Emergency contraception or morning after pill is sold in any pharmacy. There are two kinds of pill-form emergency contraception: the morning after pill (la pillola del giorno dopo) sold under the brand name Norlevo (goes by the name Plan B in the U.S.), and EllaOne (goes by the name Ella in the U.S.). The first one is most effective in preventing pregnancy when taken up to 72 hours after unprotected sex while EllaOne can prevent pregnancy when taken up to 120 hours (five days) after unprotected sex. Body weight can also impact the morning after pill’s efficacy, i.e. the greater your BMI, the less potent the pill will be. Those weighing over 165lbs should not take Norlevo as is may not be potent enough for the desired effect. When taken correctly, Nolevo has a 95% success rate in preventing pregnancy and EllaOne has a 98% success rate.

The sooner you take emergency contraception, the more effective it is likely to be. Emergency contraception does not protect against STDs/STIs. Emergency contraception costs between €10 and €30 for one dosage, depending on the brand used. Norlevo requires a prescription but EllaOne does not. You can walk into any pharmacy and ask for EllaOne without a prescription, but don’t forget to bring your ID. 

NOTE: emergency contraception only prevents fertilization of the egg (that is the sperm meeting and penetrating the egg). Sperm can live inside your body for up to 6 days after sex, waiting for an egg to be released into the fallopian tubes. If ovulation occurs during this period, the sperm can meet the egg and cause pregnancy. Emergency contraception is not an abortive measure and does not terminate a pregnancy, no matter how recently the egg was fertilized. Morning-after pills work by temporarily stopping your ovary from releasing an egg.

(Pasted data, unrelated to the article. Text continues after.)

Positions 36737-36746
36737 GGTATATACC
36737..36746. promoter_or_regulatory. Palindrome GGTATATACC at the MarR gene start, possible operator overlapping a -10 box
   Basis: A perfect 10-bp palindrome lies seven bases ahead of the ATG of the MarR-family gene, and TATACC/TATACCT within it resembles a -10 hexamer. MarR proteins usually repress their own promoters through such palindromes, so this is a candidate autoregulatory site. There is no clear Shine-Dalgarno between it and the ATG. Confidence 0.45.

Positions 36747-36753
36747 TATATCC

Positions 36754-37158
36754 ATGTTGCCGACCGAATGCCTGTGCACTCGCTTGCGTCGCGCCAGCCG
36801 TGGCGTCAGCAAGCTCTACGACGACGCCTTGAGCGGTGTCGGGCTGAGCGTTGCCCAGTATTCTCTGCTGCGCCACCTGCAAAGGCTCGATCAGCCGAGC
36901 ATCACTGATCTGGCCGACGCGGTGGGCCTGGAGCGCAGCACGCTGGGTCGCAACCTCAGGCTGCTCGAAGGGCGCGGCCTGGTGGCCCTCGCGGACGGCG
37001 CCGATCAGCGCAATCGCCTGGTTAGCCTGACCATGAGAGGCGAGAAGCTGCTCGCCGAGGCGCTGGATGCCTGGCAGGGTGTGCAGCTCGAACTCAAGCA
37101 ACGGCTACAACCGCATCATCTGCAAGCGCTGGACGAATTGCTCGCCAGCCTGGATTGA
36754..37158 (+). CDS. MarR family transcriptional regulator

If you are using birth control correctly and continuously every time you have intercourse, you should not need emergency contraception. Emergency contraception should not be used as a regular form of birth control.

Side effects of using an emergency contraception pill include headaches, dizziness, lower abdominal pain, tender breasts, or unexpected vagina bleeding. However, these symptoms should stop within a day or two. A delayed menstrual cycle is also possible but no emergency contraceptive pills are known to have long-term or serious side effects. If you fail to get your period in three weeks after taking emergency contraception, take a pregnancy test.

For more information on the side effects of emergency contraception, see here: http://ec.princeton.edu/questions/ecsideeffects.html or www.webmd.com/sex/birth-control/plan-b#1.

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